Archive for reconciliation

Empty Chairs, Empty Heads

Share

bicameral

In our government, we have a bicameral legislature -- made up of two parts. The House and the Senate. We all knew that. Sorry to recap so early.

And when a bill is proposed, it's ultimately got to get approval of both chambers. Okay, you knew that too.

Most often, a bill goes from one chamber to the next for approval, but there are changes proposed. What you end up with are two versions of the same bill. And to reconcile those differences, a committee of members of both the House and the Senate are picked and conference -- that's the verb usage of that word -- it simply means to negotiate the finer points. A little back and forth, a few votes and presto-digito, a reconciled bill ready for the President to sign. You probably knew that too.

So what don't you know?

Well, for starters, as a last minute (actually with about 32 minutes left in government funding Monday night) the House pushed through an agreement to fund the government, that old, CR thingy they're always talking about, but-- yup, once again there's a but-- the Senate first had to agree to put the funding bill through conference (still a verb).

empty table.

While Eric Cantor and his All-White Band waited, good ol' Harry Reid and his Senate came back to session only to say, "No way, Jose."

Now, let's just consider this for a moment. To conference a bill the size of the national budget, isn't like negotiating for a good deal on a room at a cheap motel, or rental rates on a car. You don't have just a few choices -- you have a whole darn national budget that's supposed to last for a year. I mean with hugeous, ginormous numbers and everything. It would make your iAbacus smoke.

That's got to take some time -- especially when you have two warring tribes like the Republicans (warring with themselves) and then toss in the Democrats who don't agree with either of the two GOP fractions. What do you think? Gotta take a few hours, no?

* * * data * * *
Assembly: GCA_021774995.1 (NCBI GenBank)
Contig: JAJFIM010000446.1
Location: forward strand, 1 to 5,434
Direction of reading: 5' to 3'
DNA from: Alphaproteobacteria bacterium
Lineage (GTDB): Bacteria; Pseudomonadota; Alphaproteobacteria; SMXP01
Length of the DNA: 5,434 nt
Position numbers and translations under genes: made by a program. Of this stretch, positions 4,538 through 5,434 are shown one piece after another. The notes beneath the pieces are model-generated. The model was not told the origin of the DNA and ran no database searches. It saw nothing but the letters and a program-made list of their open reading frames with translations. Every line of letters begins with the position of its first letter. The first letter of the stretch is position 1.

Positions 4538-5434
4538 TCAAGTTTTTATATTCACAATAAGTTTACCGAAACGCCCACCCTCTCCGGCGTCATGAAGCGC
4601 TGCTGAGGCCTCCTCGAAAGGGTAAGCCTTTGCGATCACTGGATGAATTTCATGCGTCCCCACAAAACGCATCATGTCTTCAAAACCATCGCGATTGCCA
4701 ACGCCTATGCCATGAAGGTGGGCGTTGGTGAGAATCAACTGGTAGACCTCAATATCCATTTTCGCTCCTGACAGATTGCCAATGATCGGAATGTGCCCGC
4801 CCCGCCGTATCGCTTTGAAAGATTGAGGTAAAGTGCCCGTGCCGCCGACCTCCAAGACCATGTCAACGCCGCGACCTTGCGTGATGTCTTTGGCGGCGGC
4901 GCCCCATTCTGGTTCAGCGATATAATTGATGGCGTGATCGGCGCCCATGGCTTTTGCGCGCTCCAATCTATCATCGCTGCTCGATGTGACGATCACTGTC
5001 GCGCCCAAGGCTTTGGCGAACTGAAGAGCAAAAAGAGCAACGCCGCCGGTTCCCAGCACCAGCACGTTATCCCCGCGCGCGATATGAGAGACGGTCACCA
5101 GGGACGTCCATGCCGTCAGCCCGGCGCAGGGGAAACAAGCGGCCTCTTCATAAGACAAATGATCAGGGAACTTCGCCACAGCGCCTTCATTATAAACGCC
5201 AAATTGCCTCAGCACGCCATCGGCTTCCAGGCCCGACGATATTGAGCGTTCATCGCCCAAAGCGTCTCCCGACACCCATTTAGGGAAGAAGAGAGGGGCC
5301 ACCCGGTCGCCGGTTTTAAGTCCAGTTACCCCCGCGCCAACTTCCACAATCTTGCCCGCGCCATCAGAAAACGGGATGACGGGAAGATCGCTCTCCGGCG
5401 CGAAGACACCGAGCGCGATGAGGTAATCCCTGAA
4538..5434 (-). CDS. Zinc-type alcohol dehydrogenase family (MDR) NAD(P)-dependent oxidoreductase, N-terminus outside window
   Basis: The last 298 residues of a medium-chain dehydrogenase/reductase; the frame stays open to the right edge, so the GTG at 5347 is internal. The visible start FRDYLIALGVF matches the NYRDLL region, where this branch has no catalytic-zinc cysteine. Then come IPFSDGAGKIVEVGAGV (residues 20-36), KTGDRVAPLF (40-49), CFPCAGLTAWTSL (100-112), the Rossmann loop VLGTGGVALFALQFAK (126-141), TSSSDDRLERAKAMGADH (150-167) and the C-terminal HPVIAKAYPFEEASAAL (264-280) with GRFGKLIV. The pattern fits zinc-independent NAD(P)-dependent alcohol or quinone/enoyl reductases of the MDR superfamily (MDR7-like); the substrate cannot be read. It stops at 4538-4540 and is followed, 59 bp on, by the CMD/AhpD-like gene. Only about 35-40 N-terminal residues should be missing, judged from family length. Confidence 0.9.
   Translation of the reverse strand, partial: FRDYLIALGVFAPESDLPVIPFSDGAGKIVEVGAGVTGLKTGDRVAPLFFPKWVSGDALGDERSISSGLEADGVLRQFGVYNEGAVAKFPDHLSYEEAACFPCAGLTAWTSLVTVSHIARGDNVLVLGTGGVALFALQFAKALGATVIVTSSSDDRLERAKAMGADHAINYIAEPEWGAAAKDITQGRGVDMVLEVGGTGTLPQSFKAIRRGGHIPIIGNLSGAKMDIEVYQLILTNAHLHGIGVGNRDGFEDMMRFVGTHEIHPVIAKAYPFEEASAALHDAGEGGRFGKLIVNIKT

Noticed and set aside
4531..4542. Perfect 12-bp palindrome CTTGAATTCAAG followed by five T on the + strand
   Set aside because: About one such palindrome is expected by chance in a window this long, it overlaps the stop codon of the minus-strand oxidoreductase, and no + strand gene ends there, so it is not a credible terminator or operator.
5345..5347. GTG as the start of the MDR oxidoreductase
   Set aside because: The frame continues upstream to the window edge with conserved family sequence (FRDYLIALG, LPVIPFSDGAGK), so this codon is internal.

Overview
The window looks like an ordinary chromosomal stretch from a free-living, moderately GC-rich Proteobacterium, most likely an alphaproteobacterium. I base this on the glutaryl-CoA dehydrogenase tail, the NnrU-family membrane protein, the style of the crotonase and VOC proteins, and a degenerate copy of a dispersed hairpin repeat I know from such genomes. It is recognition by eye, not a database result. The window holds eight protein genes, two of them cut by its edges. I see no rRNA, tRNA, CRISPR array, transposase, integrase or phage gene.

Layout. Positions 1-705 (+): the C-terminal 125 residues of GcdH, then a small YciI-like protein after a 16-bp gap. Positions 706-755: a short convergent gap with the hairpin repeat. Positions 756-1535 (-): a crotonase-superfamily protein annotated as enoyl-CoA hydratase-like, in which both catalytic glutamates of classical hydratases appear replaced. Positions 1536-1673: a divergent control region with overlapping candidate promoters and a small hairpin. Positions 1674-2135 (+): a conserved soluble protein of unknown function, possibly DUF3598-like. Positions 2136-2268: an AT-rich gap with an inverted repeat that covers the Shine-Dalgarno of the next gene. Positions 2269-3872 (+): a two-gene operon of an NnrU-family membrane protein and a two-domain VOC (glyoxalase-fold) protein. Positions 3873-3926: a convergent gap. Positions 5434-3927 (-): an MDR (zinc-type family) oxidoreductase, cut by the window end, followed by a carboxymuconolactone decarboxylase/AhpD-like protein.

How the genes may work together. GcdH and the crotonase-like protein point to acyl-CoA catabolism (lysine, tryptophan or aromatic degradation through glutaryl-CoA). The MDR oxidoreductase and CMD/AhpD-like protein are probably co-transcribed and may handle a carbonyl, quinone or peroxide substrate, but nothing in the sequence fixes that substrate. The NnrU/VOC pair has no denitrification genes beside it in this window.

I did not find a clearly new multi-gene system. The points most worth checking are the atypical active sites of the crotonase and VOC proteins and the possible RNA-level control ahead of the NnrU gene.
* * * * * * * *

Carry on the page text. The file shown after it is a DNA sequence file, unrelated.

Just figuring out who is going to sit where takes a day with the Senate and two with the much bigger House, so it's got to take at least that long. Probably a month is a safe estimate. Some of the members have pressing fund-raising to go to, photo ops with Rafael 'Ted' Cruz or Rand Paul, or maybe the new panda cam that's being set up by Time Magazine with stuffed animals -- some concessions to the government shutdown. Oh, that's so cute. Stuffed Panda cam.

Now that you're back from looking at the stuffed animals, you can see that this is a drawn out process. At this rate, and with the votes needed to reconcile the reconciled versions, we're talking conservatively, and the Republicans wouldn't have us talking any other way, two months.

That being the case, shouldn't this have been done months ago? Why didn't they start this earlier?

Patty Murray

Senator Patty Murray. The Patty Murray? The Senate Budget Committee chairperson, Sen. Patty Murray (D-WA)? So it's all her fault. As the chair, she should have been asking for this six months ago. Somebody needs to talk to her and find out why she hasn't asked a single time for this meeting, this conferencing (verb again) to take place.

What? She did ask. Well if she did and didn't get an answer, why didn't she ask again? It's not like these things just happen on their own.

I suppose there's lots of reasons her request could have gotten lost. Maybe a goat ate it, or Martian's jammed all the text messaging from the Senate floor and it didn't go through. Don't scoff. In a recent Pew Poll, 48% of Republicans say they've suspected Martian interference on their cell calls when talking about their second right amendments. It's a fact.

Oh, wait. You say Senator Murray did ask more than once. Twice? Oh, even more than that? How many times? Eighteen? Jeez, and nobody answered?

I see, they did answer -- right, with 32 minutes left before the shutdown. That just doesn't seem like enough time to make something happen before the money runs out.

There's only one place to turn when you're as confused and I am right now. I need Rachel Maddow to solve this conundrum for me and for you. Please watch.

Share

Hey GOP, killing health care law may not be as easy as it sounds

Share